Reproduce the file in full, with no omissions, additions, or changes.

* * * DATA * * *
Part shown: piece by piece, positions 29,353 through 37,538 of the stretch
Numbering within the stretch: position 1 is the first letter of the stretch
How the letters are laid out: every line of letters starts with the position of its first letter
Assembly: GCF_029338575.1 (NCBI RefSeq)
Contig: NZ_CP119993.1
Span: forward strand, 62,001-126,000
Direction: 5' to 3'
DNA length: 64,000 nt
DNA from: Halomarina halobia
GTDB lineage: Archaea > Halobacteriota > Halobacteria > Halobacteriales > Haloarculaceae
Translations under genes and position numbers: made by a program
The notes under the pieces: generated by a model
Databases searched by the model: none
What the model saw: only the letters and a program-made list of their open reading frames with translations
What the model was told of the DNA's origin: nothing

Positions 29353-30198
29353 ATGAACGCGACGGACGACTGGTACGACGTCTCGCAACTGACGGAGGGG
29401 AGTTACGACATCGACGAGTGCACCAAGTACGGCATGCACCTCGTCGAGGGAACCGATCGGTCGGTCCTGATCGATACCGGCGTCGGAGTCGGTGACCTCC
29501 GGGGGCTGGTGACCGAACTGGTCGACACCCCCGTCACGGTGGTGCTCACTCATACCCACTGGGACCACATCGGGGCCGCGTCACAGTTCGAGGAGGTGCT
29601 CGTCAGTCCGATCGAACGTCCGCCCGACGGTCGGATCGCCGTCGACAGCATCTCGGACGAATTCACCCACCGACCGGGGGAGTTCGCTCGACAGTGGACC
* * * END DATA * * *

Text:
Part shown: piece by piece, positions 29,353 through 37,538 of the stretch
Numbering within the stretch: position 1 is the first letter of the stretch
How the letters are laid out: every line of letters starts with the position of its first letter
Assembly: GCF_029338575.1 (NCBI RefSeq)
Contig: NZ_CP119993.1
Span: forward strand, 62,001-126,000
Direction: 5' to 3'
DNA length: 64,000 nt
DNA from: Halomarina halobia
GTDB lineage: Archaea > Halobacteriota > Halobacteria > Halobacteriales > Haloarculaceae
Translations under genes and position numbers: made by a program
The notes under the pieces: generated by a model
Databases searched by the model: none
What the model saw: only the letters and a program-made list of their open reading frames with translations
What the model was told of the DNA's origin: nothing

Positions 29353-30198
29353 ATGAACGCGACGGACGACTGGTACGACGTCTCGCAACTGACGGAGGGG
29401 AGTTACGACATCGACGAGTGCACCAAGTACGGCATGCACCTCGTCGAGGGAACCGATCGGTCGGTCCTGATCGATACCGGCGTCGGAGTCGGTGACCTCC
29501 GGGGGCTGGTGACCGAACTGGTCGACACCCCCGTCACGGTGGTGCTCACTCATACCCACTGGGACCACATCGGGGCCGCGTCACAGTTCGAGGAGGTGCT
29601 CGTCAGTCCGATCGAACGTCCGCCCGACGGTCGGATCGCCGTCGACAGCATCTCGGACGAATTCACCCACCGACCGGGGGAGTTCGCTCGACAGTGGACC